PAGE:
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The Rich Say: Tax Us More To Fight COVID-19 – OpEd

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More than 80 wealthy individuals are petitioning for higher taxes on the rich to help pay for the billions in new government programs made necessary by the Covid-19 pandemic. This is petition is disingenuous at best.

If the wealthy want to pay more to help fight COVID-19, they can choose to do so themselves. They don’t need government to force them.

Many wealthy individuals already have pledged to devote more than half their wealth to charitable activities, without government force. What this petition actually asks is that government tax other people, who don’t share the values of the petitioners.

It’s their money to allocate as they want. If they want to allocate it to others, that’s their choice, although as I document in my book Writing Off Ideas: Taxation, Foundations, and Philanthropy in America, sometimes the results are not as desirable as the intentions.

In my book, I note that Henry Ford was notoriously uncharitable during his lifetime, saying that the best thing he could do with his money was to reinvest it in the Ford Motor Company to give people good jobs and affordable automobiles. Was he wrong? Regardless, it was his money and his choice to make.

There are two other troubling aspects to this petition. One is the presumption that the best way to fight the virus pandemic is to give the government more money. On the contrary, governments may not be the best organizations to fight diseases. Moreover, COVID-19, while raging right now, is a temporary problem and there are already aggressive initiatives underway to quickly develop a vaccine. It is unlikely at this point that sending more money to government will hasten the end to the pandemic.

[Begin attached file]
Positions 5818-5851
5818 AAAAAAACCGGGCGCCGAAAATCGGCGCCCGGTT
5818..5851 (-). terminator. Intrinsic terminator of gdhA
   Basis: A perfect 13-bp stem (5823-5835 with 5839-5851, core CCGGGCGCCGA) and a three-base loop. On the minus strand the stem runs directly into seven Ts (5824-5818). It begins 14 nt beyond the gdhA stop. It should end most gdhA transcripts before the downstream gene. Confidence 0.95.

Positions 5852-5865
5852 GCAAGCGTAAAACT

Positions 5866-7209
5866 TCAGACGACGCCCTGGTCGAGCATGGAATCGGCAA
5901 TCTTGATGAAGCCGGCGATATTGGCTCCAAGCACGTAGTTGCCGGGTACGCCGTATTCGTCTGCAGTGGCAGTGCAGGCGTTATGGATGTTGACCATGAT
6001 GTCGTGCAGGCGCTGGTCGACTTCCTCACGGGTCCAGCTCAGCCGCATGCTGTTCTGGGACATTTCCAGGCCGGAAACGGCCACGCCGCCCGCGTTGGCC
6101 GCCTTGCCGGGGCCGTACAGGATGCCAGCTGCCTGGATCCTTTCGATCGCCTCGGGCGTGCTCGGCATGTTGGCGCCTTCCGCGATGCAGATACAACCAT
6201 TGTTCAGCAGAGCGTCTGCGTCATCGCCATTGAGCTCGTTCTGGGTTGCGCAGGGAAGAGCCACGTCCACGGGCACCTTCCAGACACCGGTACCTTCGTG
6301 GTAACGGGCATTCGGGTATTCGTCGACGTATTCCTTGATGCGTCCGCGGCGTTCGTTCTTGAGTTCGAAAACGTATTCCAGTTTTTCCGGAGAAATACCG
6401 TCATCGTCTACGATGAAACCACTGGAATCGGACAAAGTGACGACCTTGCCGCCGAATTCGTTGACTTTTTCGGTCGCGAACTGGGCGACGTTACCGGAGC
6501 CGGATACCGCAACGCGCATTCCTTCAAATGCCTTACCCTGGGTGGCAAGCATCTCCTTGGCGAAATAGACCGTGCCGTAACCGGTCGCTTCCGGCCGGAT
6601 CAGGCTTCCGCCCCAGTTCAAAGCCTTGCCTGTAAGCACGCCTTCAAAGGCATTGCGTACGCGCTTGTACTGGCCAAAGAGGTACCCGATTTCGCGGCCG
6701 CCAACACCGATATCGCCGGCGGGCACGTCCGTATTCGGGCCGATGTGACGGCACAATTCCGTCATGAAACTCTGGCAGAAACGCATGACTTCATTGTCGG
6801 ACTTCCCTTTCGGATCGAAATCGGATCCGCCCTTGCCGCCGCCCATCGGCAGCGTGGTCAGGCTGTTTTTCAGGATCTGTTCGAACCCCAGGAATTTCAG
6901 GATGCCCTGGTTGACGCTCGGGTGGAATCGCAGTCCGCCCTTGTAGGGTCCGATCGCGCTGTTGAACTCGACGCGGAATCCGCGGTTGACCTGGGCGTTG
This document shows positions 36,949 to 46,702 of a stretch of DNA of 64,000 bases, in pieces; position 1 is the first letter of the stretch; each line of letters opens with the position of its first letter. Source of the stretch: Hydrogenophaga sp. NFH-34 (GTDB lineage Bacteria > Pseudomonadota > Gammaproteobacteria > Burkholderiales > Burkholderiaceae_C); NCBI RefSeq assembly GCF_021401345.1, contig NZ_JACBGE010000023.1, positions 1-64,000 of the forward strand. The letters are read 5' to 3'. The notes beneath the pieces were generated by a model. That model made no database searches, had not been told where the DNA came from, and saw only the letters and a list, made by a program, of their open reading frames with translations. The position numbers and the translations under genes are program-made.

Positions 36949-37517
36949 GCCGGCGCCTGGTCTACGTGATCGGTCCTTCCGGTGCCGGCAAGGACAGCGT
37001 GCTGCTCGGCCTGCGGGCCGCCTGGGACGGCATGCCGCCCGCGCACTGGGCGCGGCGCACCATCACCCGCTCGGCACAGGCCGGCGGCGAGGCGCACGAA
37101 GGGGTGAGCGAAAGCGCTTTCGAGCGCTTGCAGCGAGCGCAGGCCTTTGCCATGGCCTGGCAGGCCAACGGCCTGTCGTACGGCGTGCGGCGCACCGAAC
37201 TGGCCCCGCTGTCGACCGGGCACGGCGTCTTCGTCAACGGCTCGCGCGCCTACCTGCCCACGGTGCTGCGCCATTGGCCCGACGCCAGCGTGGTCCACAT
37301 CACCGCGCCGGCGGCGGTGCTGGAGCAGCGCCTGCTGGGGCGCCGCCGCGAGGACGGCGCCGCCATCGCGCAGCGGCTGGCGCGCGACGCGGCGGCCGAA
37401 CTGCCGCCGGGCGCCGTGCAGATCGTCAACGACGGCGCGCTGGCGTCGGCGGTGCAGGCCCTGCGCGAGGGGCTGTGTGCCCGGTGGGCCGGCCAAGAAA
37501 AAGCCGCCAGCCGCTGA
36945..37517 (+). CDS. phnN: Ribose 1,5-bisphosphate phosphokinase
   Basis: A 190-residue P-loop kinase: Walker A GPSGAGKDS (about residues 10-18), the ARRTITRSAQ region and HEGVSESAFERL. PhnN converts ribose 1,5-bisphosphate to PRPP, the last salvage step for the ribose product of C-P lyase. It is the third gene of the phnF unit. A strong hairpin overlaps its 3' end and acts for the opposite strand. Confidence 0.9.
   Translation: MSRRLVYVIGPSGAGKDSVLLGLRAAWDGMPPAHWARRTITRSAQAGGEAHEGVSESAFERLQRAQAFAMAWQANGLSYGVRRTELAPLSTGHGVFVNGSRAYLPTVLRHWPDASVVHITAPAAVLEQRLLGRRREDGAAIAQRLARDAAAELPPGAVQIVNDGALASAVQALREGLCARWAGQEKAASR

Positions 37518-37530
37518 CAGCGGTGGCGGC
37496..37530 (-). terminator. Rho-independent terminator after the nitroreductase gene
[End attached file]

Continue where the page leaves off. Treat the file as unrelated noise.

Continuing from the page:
A second issue—the most disingenuous part—is that the petition calls for a permanent increase in taxes to address a temporary problem. The petitioners are using the current pandemic as a cover to further their pro-government agenda.

Their real motive has nothing to do with addressing the pandemic, and everything to do with raising taxes to make government a bigger part of your life. If they succeed, the costs will fall not only on rich taxpayers but on everyone, because our liberty will be a bit more compromised.

This article was published at The Beacon

Randall G. Holcombe

Randall G. Holcombe

Randall G. Holcombe is Research Fellow at The Independent Institute, DeVoe Moore Professor of Economics at Florida State University, past President of the Public Choice Society, and past President of the Society for the Development of Austrian Economics. He received his Ph.D. in economics from Virginia Tech, and has taught at Texas A&M University and Auburn University. Dr. Holcombe is also Senior Fellow at the James Madison Institute and was a member of the Florida Governor’s Council of Economic Advisors.

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